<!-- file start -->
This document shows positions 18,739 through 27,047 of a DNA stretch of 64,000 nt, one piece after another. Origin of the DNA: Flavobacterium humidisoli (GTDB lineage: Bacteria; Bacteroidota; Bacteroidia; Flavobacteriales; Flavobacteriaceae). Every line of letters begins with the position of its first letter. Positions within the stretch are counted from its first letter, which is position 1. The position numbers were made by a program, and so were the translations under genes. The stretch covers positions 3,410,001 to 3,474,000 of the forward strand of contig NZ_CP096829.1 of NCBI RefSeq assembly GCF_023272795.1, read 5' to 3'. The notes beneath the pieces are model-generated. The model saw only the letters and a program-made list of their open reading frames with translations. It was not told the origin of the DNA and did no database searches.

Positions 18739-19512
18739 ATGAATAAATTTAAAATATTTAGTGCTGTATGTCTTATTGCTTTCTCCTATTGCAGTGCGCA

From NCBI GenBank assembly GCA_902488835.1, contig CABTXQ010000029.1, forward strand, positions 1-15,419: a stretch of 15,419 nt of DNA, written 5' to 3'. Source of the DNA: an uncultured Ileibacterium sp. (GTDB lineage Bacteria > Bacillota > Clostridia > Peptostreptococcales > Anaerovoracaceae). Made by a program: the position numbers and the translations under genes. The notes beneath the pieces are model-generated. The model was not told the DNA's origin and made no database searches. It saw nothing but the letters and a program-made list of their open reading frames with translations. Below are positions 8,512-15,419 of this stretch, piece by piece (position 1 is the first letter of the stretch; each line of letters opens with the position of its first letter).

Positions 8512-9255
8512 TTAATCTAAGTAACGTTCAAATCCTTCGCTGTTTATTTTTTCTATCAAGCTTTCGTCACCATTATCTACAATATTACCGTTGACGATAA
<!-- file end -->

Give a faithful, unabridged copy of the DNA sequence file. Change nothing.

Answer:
This document shows positions 18,739 through 27,047 of a DNA stretch of 64,000 nt, one piece after another. Origin of the DNA: Flavobacterium humidisoli (GTDB lineage: Bacteria; Bacteroidota; Bacteroidia; Flavobacteriales; Flavobacteriaceae). Every line of letters begins with the position of its first letter. Positions within the stretch are counted from its first letter, which is position 1. The position numbers were made by a program, and so were the translations under genes. The stretch covers positions 3,410,001 to 3,474,000 of the forward strand of contig NZ_CP096829.1 of NCBI RefSeq assembly GCF_023272795.1, read 5' to 3'. The notes beneath the pieces are model-generated. The model saw only the letters and a program-made list of their open reading frames with translations. It was not told the origin of the DNA and did no database searches.

Positions 18739-19512
18739 ATGAATAAATTTAAAATATTTAGTGCTGTATGTCTTATTGCTTTCTCCTATTGCAGTGCGCA

From NCBI GenBank assembly GCA_902488835.1, contig CABTXQ010000029.1, forward strand, positions 1-15,419: a stretch of 15,419 nt of DNA, written 5' to 3'. Source of the DNA: an uncultured Ileibacterium sp. (GTDB lineage Bacteria > Bacillota > Clostridia > Peptostreptococcales > Anaerovoracaceae). Made by a program: the position numbers and the translations under genes. The notes beneath the pieces are model-generated. The model was not told the DNA's origin and made no database searches. It saw nothing but the letters and a program-made list of their open reading frames with translations. Below are positions 8,512-15,419 of this stretch, piece by piece (position 1 is the first letter of the stretch; each line of letters opens with the position of its first letter).

Positions 8512-9255
8512 TTAATCTAAGTAACGTTCAAATCCTTCGCTGTTTATTTTTTCTATCAAGCTTTCGTCACCATTATCTACAATATTACCGTTGACGATAA